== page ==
Also see: Choosing the right CDN service provider, CDN360

Credential Stuffing

A Credential Stuffing attack is a variant of Brute Force. In these cases, the attacker already has a list of user names, emails and passwords, typically stolen or leaked from a site or service. This list is used to try and access accounts on a different site or service, leaning on the fact that users tend to re-use passwords on multiple services.

Credit Card Stuffing (Carding)

Similar to Credential Stuffing, in which passwords stolen from one site or service are used on another one, Carding uses stolen credit card information from one site or service to run an automated process to verify each card’s validity by charging small amounts on the checkout page or via the API of a different site.

Cross Site Scripting (XSS)

A Cross Site Scripting Attack targets the user’s browser by injecting Javascript code to a site. There are several different vulnerabilities exploited to add malicious Javascript code to websites. A successful XSS attack would give the attacker access to the user’s browser and the user’s session information on the hacked website.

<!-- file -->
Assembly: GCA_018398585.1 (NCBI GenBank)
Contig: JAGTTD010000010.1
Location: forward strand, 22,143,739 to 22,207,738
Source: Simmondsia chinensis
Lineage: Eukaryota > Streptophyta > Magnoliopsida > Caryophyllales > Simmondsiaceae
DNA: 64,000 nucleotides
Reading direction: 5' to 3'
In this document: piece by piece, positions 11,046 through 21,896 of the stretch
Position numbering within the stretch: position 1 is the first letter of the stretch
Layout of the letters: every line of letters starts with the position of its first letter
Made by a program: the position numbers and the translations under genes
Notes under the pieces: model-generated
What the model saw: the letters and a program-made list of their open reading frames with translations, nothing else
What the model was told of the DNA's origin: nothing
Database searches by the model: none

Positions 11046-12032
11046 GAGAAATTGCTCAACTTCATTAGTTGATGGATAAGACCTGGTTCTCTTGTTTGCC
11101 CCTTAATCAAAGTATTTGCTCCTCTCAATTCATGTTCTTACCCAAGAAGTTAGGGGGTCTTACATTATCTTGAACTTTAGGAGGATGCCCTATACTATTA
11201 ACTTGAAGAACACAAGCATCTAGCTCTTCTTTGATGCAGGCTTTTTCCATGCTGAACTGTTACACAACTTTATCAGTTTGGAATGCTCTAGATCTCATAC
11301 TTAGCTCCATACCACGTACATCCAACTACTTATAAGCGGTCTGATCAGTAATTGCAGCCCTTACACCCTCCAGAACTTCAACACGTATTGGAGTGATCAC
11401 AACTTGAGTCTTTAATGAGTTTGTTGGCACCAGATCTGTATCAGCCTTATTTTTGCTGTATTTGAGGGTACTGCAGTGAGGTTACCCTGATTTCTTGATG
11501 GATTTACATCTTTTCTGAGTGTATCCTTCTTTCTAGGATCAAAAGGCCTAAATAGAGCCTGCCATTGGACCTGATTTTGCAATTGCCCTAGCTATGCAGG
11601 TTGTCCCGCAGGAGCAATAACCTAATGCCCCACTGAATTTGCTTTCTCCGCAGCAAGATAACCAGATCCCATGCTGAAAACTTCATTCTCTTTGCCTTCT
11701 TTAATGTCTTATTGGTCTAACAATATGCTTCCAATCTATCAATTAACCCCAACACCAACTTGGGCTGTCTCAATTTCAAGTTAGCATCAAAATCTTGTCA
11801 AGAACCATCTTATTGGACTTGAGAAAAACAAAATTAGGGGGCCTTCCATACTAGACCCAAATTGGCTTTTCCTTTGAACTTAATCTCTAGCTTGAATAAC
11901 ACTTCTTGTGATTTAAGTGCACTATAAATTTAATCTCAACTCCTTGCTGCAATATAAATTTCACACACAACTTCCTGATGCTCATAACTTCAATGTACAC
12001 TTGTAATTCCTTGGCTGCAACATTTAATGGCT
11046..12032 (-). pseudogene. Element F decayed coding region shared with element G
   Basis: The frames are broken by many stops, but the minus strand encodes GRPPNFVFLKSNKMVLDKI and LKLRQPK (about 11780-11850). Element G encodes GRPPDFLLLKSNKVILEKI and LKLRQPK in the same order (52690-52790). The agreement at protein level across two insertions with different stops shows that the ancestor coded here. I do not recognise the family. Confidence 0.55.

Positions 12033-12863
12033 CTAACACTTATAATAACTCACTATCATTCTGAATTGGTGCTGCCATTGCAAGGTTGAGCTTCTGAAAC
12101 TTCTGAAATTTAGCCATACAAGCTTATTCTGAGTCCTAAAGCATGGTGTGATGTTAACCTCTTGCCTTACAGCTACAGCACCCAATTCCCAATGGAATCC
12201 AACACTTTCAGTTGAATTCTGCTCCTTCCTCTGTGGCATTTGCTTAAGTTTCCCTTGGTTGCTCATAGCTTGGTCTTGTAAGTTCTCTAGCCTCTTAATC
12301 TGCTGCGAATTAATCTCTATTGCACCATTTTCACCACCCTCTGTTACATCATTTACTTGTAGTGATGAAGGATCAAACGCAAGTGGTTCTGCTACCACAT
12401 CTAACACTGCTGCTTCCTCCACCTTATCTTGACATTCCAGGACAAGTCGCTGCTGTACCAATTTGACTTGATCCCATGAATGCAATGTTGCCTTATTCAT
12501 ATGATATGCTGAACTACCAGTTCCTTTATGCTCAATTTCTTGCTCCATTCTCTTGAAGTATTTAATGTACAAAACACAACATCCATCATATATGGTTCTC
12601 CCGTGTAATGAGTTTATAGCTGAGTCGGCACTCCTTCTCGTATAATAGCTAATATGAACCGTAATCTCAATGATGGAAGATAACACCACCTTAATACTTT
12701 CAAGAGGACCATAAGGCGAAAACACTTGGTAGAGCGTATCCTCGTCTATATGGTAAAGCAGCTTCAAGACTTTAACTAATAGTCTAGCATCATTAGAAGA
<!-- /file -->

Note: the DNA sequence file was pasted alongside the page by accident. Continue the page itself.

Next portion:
Data Leakage Protection (DLP)

The term Data Leakage Protection refers, generally, to tools and services that typically monitor outbound data and make sure that it does not contain Sensitive Data Exposure, or a leakage of information into the wrong hands. Such tools typically block the flow of outgoing data or remove the sensitive information from it. A good WAF should contain a module for outbound data inspection.

Dictionary Attacks

A Dictionary Attack is a “softer” version of a Brute Force attack in which the access attempts are based on dictionaries of commonly used passwords, such as “1234”, to locate and penetrate accounts or other resources with weak passwords.